Update: Dalhousie university drops disciplinary action against student over Canada 150 post
Dalhousie University is withdrawing disciplinary action against a student over a post she made to Facebook in the summer about Canada 150 celebrations.
In a statement released Wednesday, the university's vice-provost of student affairs said the incident "demonstrated the need for an open, thorough discussion on campus about the appropriate policies and processes to support freedom of expression."
Dalhousie University has been consumed by a free speech debate for the past week.
It started just ahead of Canada Day, this past summer when Masuma Khan, a vice-president in the Dalhousie Student Union, put forward a motion that the student union not participate in the Canada 150 celebrations.
Khan said the motion was about showing solidarity with Indigenous peoples. It passed but not before facing some backlash on campus.
The criticism prompted Khan to take to Facebook with a post that contained some incendiary language, including "#white fragility can kiss my ass" and "#Your white tears aren't sacred, this land is."
Khan is now facing disciplinary action over the divisive Facebook post, raising questions about the state of free speech at Canadian universities.
"My post was really to get my feelings out there," Khan told The Current's Anna Maria Tremonti.
"My post doesn't say, 'If you're white, you can kiss my ass.' My post said white fragility, this concept, can kiss my ass, because every time I talk about racism, people want to believe it doesn't exist … this [white] fragility is so rampant in our society."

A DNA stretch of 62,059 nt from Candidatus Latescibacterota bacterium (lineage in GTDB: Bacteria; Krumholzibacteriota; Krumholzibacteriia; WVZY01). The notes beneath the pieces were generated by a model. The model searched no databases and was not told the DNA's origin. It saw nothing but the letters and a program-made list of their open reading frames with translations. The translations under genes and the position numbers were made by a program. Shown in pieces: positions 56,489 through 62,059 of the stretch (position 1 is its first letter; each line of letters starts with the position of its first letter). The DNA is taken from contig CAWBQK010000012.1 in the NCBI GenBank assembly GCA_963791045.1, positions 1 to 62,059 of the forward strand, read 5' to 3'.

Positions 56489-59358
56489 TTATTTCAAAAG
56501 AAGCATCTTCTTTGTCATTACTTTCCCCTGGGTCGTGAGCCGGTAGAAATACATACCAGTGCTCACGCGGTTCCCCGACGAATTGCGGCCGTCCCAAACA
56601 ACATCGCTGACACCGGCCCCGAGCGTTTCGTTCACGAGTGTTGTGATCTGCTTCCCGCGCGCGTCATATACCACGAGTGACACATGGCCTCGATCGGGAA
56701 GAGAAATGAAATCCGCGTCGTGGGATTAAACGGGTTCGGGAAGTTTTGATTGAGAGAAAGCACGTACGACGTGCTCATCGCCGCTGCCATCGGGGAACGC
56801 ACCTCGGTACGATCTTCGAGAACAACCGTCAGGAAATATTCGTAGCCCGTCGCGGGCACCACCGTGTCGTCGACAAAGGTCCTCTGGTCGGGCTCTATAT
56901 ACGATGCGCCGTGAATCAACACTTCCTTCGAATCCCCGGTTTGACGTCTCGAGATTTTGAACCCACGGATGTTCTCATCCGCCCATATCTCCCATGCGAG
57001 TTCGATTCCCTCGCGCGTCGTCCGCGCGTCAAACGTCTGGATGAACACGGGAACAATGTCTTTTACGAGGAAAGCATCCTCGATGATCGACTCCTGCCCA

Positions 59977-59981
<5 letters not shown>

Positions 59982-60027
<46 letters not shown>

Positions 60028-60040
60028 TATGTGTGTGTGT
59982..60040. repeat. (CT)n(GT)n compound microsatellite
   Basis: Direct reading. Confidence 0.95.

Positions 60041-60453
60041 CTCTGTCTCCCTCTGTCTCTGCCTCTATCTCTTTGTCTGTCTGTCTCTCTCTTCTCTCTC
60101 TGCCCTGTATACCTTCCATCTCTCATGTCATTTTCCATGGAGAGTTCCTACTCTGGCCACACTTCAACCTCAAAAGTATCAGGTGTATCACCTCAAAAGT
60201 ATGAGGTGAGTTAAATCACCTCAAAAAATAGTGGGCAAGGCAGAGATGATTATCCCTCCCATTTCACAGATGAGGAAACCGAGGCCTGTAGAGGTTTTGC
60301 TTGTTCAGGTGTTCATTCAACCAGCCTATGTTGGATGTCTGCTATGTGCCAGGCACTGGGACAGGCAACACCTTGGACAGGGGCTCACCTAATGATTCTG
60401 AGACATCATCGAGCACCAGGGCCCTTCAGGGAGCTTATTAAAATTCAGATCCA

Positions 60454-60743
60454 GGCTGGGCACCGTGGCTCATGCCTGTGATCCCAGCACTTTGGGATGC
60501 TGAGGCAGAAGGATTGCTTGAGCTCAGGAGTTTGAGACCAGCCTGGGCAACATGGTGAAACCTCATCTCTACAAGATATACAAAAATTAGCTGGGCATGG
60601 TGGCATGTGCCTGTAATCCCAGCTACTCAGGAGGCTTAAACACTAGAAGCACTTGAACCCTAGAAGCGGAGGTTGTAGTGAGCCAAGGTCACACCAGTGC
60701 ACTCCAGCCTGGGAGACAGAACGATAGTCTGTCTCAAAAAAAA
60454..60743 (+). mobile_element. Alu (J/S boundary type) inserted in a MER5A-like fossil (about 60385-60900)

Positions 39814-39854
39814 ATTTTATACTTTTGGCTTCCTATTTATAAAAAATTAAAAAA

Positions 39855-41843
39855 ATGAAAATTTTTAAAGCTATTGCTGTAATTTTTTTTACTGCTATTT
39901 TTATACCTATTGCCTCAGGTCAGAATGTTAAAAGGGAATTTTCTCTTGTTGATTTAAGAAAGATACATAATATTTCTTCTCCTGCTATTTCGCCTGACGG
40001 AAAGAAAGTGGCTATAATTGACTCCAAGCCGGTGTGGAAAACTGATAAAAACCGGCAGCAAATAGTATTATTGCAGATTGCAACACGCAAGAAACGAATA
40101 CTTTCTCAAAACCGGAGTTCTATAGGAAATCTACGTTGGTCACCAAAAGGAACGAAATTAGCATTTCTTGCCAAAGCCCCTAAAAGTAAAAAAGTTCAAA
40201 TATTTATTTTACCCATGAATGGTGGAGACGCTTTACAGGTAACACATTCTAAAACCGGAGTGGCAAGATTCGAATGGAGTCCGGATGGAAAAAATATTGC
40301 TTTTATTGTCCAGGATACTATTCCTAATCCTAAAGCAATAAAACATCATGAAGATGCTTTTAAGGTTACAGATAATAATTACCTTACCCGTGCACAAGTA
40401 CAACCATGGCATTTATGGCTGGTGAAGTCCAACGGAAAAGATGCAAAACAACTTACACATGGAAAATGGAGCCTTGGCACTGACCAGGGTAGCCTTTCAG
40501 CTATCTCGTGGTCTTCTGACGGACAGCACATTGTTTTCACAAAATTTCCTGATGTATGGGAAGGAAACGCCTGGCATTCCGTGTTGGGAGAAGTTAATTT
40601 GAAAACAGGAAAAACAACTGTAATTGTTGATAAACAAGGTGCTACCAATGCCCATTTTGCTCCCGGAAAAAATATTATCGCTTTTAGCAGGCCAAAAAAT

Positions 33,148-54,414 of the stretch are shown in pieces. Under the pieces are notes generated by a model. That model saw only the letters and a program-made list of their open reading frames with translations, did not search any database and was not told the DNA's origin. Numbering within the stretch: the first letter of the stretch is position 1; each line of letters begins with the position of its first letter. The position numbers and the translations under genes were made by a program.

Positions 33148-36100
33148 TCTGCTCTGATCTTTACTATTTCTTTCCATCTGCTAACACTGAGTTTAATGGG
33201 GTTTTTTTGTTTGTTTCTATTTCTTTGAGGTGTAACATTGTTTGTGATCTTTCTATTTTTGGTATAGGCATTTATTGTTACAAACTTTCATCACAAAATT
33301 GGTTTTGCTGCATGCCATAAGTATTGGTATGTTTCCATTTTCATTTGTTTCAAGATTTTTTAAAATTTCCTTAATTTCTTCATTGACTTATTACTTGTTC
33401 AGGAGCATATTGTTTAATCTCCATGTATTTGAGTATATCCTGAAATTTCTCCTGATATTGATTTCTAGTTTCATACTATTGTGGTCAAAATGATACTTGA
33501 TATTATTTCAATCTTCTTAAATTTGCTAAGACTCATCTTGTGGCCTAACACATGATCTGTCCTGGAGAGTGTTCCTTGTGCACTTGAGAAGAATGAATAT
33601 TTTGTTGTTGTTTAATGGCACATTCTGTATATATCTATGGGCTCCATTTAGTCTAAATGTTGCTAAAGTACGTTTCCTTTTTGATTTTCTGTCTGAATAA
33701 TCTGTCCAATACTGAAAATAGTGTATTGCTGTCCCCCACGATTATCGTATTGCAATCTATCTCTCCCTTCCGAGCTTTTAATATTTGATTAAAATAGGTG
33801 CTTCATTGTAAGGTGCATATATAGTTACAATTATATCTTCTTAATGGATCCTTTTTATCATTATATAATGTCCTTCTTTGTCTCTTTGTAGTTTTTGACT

- Dalhousie student faces disciplinary action over Canada 150 post
Michael Smith was a graduate student in Dalhousie's history department when he complained about the post.
"I was a student and this is how the VP views me … if anyone who is white disagrees with her view on Canada Day, they can literally, she said it, kiss my ass." he said on The Current.
"This is supposed to be a place where intellectual debate is taking place. It's supposed to be a place where ideas should be respectfully challenged and discussed, but she is not open to that apparently."
James Turk sees this as a free speech issue — for Khan — and feels Dalhousie should be doing more to support its students' rights to speak their minds.
Turk directs the Centre for Free Expression at Ryerson University, and is the editor of Academic Freedom in Conflict: The Struggle Over Free Speech Rights in the University.
"I think the behaviour of the Dalhousie administration is reprehensible. It's undermining the raison d'etre of the university," Turk said.
"The university is … perhaps the primary place in a democratic society, where people can debate difficult issues, can examine, analyze, criticize from all perspectives, and their actions are to try to silence this student and her criticisms."
He said Dalhousie's policies on "unwelcome or persistent conduct" involving intimidating behaviour are so vague and overarching that they could effectively be used against anyone.
"There's 1,000 things that happen to me every day that could make me feel intimidated or harassed," Turk said.
"That provision is their code, I would argue, is unconstitutional."
Turk said the situation at Dalhousie is emblematic of the challenges free speech is facing on campuses across the country.
Listen to the full conversation above.
This segment was produced by The Current's Willow Smith and Halifax network producer Mary-Catherine McIntosh.